The film next shifts to Elizabeth’s perspective. The first shot of this sequence features a picture of Henry Frankenstein flanked by a candle. The arrangement of objects in this shot resembles a shrine to someone who is dead. This is another memento mori, although Whale makes interesting suggestions by framing this around an image of someone who is alive. The content of the relationships in this sequence is interesting, too. Why exactly does Elizabeth prefer the effeminate Henry Frankenstein to Victor Moritz, who is altogether more masculine, more self-assured, and more approachable. And what, exactly, is the relationship between Moritz and Frankenstein himself? The film leaves these questions hanging in the air, but I can’t help but wonder if Whale is making a veiled reference to the laissez faire free-love triangle of Byron, Shelly, and Mary Godwin (ne’ Shelly). It’s certainly a possibility, given that Whale returns to this triangle at the beginning of The Bride of Frankenstein. But I digress. Elizabeth is the weakest part of the film. Mae Clark is just wrong for the part (I much prefer Valerie Hobson in Bride, and I prefer Madeline Kahn to any other actress in the part), and John Boles as Moritz seems a Clark Gable wanna-be. These scenes are set in an oppulence that seems thirty years out of date. The sets in these scenes and in the scenes between Elizabeth and the Old Baron Frankenstein, and during the wedding sequence later in the movie, seem culled from a fin de siecle art nouveau print by, say, Alphonse Mucha or Maxfield Parrish (there is a composition later in the film, as Elizabeth sits at the knee of a recovering Henry that seems to have been stolen whole from Parrish). The manifestly retro nature of these scenes suggests an essential conservatism, a life that Henry Frankenstein rejects while he is walled up in his laboratory.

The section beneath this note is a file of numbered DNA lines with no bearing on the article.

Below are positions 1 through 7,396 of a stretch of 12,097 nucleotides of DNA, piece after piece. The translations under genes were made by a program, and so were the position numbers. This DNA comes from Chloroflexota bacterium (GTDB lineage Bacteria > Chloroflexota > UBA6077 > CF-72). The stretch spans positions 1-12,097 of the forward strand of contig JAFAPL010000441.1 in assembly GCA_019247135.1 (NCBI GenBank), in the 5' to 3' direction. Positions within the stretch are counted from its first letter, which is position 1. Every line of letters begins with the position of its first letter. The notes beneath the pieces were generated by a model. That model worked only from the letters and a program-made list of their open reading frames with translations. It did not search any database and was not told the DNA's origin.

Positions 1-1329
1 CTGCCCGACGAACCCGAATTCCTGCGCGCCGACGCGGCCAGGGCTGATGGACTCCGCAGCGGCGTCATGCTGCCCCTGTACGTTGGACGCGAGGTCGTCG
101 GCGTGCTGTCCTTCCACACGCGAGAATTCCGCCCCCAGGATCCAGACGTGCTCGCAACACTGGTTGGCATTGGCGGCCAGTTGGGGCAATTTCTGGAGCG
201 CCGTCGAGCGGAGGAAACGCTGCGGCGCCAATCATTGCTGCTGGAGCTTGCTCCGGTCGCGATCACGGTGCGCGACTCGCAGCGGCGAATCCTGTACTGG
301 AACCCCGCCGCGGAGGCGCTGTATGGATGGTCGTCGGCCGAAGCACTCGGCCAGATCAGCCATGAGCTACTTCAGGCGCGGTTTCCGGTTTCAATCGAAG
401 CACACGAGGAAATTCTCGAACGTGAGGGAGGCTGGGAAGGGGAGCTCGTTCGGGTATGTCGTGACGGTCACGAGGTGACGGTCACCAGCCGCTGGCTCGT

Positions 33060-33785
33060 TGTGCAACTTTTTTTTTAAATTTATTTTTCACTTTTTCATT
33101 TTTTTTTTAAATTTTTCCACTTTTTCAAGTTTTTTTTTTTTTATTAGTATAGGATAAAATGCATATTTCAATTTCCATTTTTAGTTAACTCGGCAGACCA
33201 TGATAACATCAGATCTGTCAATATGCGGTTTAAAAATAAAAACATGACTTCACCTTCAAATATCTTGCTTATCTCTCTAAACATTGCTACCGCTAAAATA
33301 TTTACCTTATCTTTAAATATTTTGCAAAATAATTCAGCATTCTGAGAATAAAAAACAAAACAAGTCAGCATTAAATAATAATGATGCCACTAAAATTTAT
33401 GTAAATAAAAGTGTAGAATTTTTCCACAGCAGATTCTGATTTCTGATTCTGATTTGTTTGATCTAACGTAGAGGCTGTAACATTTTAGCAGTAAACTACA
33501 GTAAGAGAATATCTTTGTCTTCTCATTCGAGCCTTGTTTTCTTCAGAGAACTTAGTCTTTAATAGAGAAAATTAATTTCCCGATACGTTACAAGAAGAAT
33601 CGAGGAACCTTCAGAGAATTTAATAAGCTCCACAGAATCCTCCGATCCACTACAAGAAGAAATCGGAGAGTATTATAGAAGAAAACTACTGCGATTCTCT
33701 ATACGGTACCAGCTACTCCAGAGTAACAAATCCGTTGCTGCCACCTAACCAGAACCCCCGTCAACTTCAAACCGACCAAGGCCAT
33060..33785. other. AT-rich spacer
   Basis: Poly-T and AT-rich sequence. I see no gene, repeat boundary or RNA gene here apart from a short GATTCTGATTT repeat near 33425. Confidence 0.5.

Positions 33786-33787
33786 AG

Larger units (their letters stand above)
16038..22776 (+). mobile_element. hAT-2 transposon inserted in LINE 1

The scene where Elizabeth and Moritz meet with Dr. Waldeman is filmed in much the same manner as the other scenes in the medical school: a rectilinear design, consisting mainly of bookshelves. A hint of derangement creeps into this scene, though. Whale has placed a striking memento mori into these shots: a line of human skulls along the entire length of one of his shelves. This foreshadows Waldeman’s complicity in Frankenstein’s experiment later in the film, and foreshadows his death at the hands of the monster.
Frankenstein’s laboratory is another exercise in derangement. None of the bricks of the walls follow a straight course. None of the walls themselves rise vertically; they all rise at odd angles. The shadows create unnatural forced perspectives. The electrical equipment is filmed at low angles, slightly tilted. This is a place of madness, the design is telling us. The principal memento mori in Frankenstein’s laboratory is the unliving body of the creature himself, mostly hidden under a sheet during the first sequence.
This is followed by the creation scenes. These scenes are directly influenced by Metropolis and the creation of the false Maria. The method by which Mary Shelly’s creature was created is not described in the book (though galvanism is suggested). Whale’s creature is raised up to the cosmos during a raging thunderstorm and exposed to the life-giving ray beyond the ultraviolet. The arrival of Waldeman, Moritz and Elizabeth on the cusp of the experiment gives Frankenstein the opportunity to expound on his theories in a convenient piece of exposition. As I was watching this sequence, as Frankenstein expounded his theories, I couldn’t help but wonder if the screenwriters hadn’t been reading Lovecraft. The cosmic implications of what Frankenstein says here seems drawn more from his cosmos than from Mary Shelly’s cosmos. This also gives Colin Clive the opportunity indulge in a sneering monologue to his guests, as all good mad scientists must.
As I said, this scene derives from Metropolis, but the morbid nature of the creature and the way it is filmed transform it into one of the cinema’s great scenes. The way the light from the electrical equipment lights the faces of Frankenstein and his assistant throws them into stark chiaroscuro, rendering them as one might see faces in the woodcuts of expressionist artists like Max Beckmann or Emil Nolde. It’s an effect that Caligari suggested but was never able to realize on screen. At the conclusion of this scene, we come across one of the film’s casualties: During Frankenstein’s rant that “It’s alive, it’s alive!” he proclaims that “Now I know what it’s like to be God.” This fell victim to the production code. Although Colin Clive can be seen mouthing these words, the actual sound has been fuzzed. Even in restored editions of Frankenstein, these words are no longer spoken. The sound discs for Frankenstein still exist, so this omission is doubly vexing. I'm told that the current edition of the film has restored this, but I haven't seen it.